1. Milan S. Geybels, Marian L. Neuhouser, Jonathan L. Wright, Marni Stott-Miller, Janet L. Stanford. Coffee and tea consumption in relation to prostate cancer prognosis. Cancer Causes & Control, 2013; DOI: 10.1007/s10552-013-0270-5

Cite This Page:

Fred Hutchinson Cancer Research Center. "Four or more cups of coffee a day may keep prostate cancer recurrence and progression away." ScienceDaily. ScienceDaily, 26 August 2013. <www.sciencedaily.com/releases/2013/08/130826143608.htm>.
Fred Hutchinson Cancer Research Center. (2013, August 26). Four or more cups of coffee a day may keep prostate cancer recurrence and progression away. ScienceDaily. Retrieved November 25, 2014 from www.sciencedaily.com/releases/2013/08/130826143608.htm
Fred Hutchinson Cancer Research Center. "Four or more cups of coffee a day may keep prostate cancer recurrence and progression away." ScienceDaily. www.sciencedaily.com/releases/2013/08/130826143608.htm (accessed November 25, 2014).

Share This


More From ScienceDaily



More Health & Medicine News

Tuesday, November 25, 2014

Featured Research

from universities, journals, and other organizations


Featured Videos

from AP, Reuters, AFP, and other news services

From Popcorn To Vending Snacks: FDA Ups Calorie Count Rules

From Popcorn To Vending Snacks: FDA Ups Calorie Count Rules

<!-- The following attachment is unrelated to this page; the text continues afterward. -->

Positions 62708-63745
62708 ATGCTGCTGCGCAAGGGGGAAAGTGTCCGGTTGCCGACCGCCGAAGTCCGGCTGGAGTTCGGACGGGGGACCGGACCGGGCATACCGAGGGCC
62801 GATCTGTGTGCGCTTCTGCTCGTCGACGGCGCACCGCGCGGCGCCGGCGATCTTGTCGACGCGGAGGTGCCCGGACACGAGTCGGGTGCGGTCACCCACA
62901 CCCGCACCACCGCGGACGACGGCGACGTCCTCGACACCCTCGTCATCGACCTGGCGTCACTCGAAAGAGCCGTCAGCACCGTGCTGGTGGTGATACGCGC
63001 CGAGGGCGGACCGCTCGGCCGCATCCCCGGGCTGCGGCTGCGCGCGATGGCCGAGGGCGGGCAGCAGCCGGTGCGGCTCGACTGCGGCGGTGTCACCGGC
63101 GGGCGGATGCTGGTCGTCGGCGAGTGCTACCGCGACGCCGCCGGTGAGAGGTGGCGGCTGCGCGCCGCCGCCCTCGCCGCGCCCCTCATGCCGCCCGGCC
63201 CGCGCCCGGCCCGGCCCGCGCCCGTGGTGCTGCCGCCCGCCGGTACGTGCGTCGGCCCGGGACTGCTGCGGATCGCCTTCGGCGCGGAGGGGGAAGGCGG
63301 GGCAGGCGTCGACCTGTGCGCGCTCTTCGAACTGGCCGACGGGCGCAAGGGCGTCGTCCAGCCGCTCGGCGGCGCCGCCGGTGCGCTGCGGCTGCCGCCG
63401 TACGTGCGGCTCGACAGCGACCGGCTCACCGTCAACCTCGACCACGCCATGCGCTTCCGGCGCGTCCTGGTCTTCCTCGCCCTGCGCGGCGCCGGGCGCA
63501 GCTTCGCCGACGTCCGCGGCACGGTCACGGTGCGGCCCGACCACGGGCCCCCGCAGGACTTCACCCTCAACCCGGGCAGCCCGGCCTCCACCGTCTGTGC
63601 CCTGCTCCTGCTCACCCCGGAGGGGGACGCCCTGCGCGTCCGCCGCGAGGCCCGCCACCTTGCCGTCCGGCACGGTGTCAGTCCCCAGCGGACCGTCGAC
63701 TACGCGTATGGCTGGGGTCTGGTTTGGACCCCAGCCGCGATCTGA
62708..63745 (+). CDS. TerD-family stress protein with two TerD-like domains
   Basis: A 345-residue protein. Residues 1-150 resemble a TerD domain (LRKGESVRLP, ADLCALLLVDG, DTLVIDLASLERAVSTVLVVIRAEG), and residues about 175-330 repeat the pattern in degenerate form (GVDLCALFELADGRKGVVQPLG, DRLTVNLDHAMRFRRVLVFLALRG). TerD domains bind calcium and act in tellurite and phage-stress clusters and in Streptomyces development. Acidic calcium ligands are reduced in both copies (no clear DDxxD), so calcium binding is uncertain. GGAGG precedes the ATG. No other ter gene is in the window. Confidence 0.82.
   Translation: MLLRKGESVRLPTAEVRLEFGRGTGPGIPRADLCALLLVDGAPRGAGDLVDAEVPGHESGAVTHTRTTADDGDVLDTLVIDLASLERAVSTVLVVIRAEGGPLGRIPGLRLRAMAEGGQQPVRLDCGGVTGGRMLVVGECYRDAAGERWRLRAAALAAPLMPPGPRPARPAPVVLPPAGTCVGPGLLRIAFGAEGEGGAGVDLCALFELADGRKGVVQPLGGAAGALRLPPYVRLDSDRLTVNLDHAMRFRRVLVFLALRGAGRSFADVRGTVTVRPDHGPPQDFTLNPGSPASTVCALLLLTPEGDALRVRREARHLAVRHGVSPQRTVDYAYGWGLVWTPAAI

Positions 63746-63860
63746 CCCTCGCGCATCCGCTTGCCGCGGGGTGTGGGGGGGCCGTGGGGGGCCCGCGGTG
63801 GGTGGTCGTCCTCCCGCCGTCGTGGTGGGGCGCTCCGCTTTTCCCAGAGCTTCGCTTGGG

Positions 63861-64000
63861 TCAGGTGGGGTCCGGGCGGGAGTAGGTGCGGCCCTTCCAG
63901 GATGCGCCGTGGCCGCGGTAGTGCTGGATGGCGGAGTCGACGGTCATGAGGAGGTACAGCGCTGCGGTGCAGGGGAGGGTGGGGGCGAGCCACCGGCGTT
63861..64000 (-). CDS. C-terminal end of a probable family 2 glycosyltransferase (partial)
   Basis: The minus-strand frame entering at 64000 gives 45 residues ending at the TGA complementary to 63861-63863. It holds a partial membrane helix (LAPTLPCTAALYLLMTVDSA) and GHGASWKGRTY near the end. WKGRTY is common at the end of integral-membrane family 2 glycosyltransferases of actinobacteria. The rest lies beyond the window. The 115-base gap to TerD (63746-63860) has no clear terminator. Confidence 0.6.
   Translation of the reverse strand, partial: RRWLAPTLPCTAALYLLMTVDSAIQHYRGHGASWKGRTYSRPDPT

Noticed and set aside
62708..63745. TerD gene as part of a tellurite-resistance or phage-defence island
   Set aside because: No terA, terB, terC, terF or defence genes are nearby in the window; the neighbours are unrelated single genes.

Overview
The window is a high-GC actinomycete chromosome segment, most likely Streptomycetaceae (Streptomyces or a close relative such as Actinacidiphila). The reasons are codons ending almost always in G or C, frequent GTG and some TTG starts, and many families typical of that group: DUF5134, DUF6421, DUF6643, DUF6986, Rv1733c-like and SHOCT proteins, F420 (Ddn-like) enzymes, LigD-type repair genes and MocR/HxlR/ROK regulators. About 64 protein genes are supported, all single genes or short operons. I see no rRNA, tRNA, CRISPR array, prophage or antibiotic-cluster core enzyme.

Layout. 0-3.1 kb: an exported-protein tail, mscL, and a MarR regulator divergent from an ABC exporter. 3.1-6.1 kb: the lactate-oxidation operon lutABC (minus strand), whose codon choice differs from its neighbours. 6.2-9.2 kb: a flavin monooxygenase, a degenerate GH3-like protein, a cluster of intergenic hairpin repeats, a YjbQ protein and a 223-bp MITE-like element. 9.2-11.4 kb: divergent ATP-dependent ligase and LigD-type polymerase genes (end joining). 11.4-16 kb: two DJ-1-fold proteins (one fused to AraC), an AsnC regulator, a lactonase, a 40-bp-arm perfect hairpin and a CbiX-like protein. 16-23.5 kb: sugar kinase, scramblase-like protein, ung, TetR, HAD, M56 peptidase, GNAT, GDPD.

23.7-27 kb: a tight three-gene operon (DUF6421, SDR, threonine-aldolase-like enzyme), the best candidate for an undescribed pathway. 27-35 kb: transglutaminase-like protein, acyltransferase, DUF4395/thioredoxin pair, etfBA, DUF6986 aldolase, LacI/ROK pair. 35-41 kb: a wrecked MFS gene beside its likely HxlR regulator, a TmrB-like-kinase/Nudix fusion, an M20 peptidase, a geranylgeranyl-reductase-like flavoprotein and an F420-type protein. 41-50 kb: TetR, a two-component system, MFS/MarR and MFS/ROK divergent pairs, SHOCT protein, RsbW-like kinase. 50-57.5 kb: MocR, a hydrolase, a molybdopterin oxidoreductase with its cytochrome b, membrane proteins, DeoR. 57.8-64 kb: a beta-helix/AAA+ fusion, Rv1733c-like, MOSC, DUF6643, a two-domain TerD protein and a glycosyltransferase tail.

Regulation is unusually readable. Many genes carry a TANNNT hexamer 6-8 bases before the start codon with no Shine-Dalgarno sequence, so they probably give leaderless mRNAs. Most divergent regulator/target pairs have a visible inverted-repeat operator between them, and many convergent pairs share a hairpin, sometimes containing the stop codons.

Newsy (Nov. 25, 2014) The US FDA is announcing new calorie rules on Tuesday that will require everywhere from theaters to vending machines to include calorie counts. Video provided by Newsy
Powered by NewsLook.com
Daily Serving Of Yogurt Could Reduce Risk Of Type 2 Diabetes

Daily Serving Of Yogurt Could Reduce Risk Of Type 2 Diabetes

Newsy (Nov. 25, 2014) Need another reason to eat yogurt every day? Researchers now say it could reduce a person's risk of developing type 2 diabetes. Video provided by Newsy
Powered by NewsLook.com
Madagascar Working to Contain Plague Outbreak

Madagascar Working to Contain Plague Outbreak

AFP (Nov. 24, 2014) Madagascar said Monday it is trying to contain an outbreak of plague -- similar to the Black Death that swept Medieval Europe -- that has killed 40 people and is spreading to the capital Antananarivo. Duration: 00:42 Video provided by AFP
Powered by NewsLook.com
Are Female Bosses More Likely To Be Depressed?

Are Female Bosses More Likely To Be Depressed?

Newsy (Nov. 24, 2014) A new study links greater authority with increased depressive symptoms among women in the workplace. Video provided by Newsy
Powered by NewsLook.com

Search ScienceDaily

Number of stories in archives: 140,361

Find with keyword(s):
Enter a keyword or phrase to search ScienceDaily for related topics and research stories.

Save/Print:
Share:

Breaking News:

Strange & Offbeat Stories


Health & Medicine

Mind & Brain

Living & Well

In Other News

... from NewsDaily.com

Science News

Health News

Environment News

Technology News



Save/Print:
Share:

Free Subscriptions


Get the latest science news with ScienceDaily's free email newsletters, updated daily and weekly. Or view hourly updated newsfeeds in your RSS reader:

Get Social & Mobile


Keep up to date with the latest news from ScienceDaily via social networks and mobile apps:

Have Feedback?


Tell us what you think of ScienceDaily -- we welcome both positive and negative comments. Have any problems using the site? Questions?
Mobile: iPhone Android Web
Follow: Facebook Twitter Google+
Subscribe: RSS Feeds Email Newsletters
Latest Headlines Health & Medicine Mind & Brain Space & Time Matter & Energy Computers & Math Plants & Animals Earth & Climate Fossils & Ruins